Many workers engaged in decontamination work in areas affected by the Fukushima nuclear disaster are not receiving a special allowance they are entitled to.
The failure of employers to pay the allowance to workers is, of course, unpardonable. But this is not a simple issue of money. The revelations suggest that callous disregard for the health and safety of the workers is at the root of the problem.
An effective system to prevent such nonpayment needs to be established swiftly. It is also necessary to scrutinize the overall working conditions at the work sites to check whether the required steps to protect the safety of workers, such as measuring the levels of radiation exposure, are properly implemented.
The special work allowance for nuclear cleanup workers was originally introduced under a system that pays such benefits to central government employees who carry out certain kinds of special tasks. Following the Fukushima accident, however, the scope of work eligible for the allowance was widened to cover operations on the premises of nuclear power plants and surrounding areas. The money is meant as compensation for the risk of exposure to radiation and mental anguish.
In light of the system, the Environment Ministry decided to pay a special allowance on top of the regular wages to the workers when it contracted out decontamination work to private companies.
For example, a worker who does cleanup work in the no-entry zone for four hours or longer a day is entitled to an allowance of 10,000 yen (about $125).
The decontamination work contracted out by the government to general contractors is then farmed out to first-tier subcontractors and further to second-tier subcontractors. Companies apparently do not properly recognize and understand the allowance because it doesn’t come with conventional construction work. This has led the companies to siphon off the money instead of paying it to workers.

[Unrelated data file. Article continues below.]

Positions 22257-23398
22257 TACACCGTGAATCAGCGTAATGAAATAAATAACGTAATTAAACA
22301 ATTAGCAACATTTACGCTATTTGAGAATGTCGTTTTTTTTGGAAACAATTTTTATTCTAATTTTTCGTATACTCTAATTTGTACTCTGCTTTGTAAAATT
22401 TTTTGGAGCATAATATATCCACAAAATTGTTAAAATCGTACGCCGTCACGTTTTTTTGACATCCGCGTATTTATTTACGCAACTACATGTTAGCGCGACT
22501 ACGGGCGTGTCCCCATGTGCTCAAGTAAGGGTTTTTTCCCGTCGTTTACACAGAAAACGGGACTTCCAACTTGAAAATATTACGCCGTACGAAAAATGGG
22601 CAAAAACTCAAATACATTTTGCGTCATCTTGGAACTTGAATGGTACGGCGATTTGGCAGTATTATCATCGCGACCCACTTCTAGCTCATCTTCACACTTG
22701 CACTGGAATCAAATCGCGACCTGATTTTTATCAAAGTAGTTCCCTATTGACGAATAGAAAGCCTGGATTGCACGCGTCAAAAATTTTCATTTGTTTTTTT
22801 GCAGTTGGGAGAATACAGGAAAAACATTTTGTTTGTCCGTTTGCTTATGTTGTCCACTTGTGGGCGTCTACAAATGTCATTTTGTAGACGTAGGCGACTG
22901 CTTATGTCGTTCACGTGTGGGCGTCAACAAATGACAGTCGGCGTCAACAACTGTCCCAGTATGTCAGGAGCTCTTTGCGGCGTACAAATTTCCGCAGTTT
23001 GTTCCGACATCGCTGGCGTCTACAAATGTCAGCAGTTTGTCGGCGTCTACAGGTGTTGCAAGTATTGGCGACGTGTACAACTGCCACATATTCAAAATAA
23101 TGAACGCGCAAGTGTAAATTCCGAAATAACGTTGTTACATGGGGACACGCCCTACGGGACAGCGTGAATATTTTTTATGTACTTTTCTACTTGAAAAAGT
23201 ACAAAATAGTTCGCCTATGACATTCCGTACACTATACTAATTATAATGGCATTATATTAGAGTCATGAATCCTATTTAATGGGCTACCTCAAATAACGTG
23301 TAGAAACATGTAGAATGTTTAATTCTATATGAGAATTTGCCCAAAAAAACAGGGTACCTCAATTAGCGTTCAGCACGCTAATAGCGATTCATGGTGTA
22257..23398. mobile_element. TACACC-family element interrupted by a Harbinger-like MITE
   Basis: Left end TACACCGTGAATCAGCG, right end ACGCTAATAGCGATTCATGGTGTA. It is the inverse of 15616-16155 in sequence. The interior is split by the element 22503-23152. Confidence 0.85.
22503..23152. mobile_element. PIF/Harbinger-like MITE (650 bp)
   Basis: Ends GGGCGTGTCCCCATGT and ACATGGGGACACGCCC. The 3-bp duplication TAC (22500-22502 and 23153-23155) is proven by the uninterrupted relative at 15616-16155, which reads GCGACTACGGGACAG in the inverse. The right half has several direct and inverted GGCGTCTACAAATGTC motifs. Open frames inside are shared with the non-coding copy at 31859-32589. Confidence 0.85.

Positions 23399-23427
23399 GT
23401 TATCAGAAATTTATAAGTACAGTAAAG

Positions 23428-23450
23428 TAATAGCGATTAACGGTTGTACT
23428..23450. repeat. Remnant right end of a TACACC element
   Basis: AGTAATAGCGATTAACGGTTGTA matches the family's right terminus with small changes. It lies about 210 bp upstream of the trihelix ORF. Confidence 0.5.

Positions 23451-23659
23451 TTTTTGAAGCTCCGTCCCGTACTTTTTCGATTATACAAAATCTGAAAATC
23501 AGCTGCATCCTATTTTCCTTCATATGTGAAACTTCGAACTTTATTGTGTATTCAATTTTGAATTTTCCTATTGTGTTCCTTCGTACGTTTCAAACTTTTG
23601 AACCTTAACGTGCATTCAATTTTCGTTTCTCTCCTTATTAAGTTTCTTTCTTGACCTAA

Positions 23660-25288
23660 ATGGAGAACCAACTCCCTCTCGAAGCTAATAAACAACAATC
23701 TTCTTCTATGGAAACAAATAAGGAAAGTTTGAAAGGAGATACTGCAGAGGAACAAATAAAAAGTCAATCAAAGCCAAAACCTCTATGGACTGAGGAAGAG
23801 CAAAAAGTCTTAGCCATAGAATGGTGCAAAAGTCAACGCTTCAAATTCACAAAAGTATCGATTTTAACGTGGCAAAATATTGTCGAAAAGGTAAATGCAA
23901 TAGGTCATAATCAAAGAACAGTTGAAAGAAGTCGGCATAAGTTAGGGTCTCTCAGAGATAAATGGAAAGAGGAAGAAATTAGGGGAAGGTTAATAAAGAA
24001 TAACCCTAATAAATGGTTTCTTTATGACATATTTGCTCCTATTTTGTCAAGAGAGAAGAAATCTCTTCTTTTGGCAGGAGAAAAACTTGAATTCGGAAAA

The Environment Ministry has summoned the general contractors and other companies involved and asked them to ensure the allowance is duly paid to the workers. Even before the nonpayment problem came to light, the ministry asked the contractors to submit wage ledgers and other related documents after the end of the cleanup tasks to check the payments of the allowance to individual workers.
But this measure has proved insufficient to prevent the unscrupulous practice. One company has gone so far as to doctor documents to cover up the nonpayment. It falsified those documents to make them look as if the allowance had been paid and then lowered the amounts of conventional wages to balance it out.
Clearly, the Environment Ministry needs to cooperate with the Ministry of Health, Labor and Welfare to take additional measures to crack down on the practice. Workers employed for these jobs through the government’s Hello Work job placement centers must be adequately informed about the allowance. Labor standards inspection offices should monitor the work to find nonpayment cases. Greater efforts are needed to publicize the availability of a consultation service for cleanup workers to identify companies that fail to comply with the rule.
If these efforts fail to eliminate cases of nonpayment, the ministry should consider direct payments of the allowance to the workers by the government or general contractors, separate from their wages.
However, this is not the only evidence of wanton disregard for the well-being of workers. Employers have illegally deducted medical checkup expenses from the wages of workers in relation to work at the stricken Fukushima No. 1 nuclear power plant contracted out by Tokyo Electric Power Co. Other examples that have surfaced include attempts to conceal facts about workers’ exposure to radiation. They include providing no dosimeters to workers or covering dosimeters with lead plates to lower the readings.
It must be fully recognized and understood by all parties concerned that there can be no reconstruction of nuclear disaster-hit areas if the health and safety of workers involved is slighted.
--The Asahi Shimbun, Nov. 18
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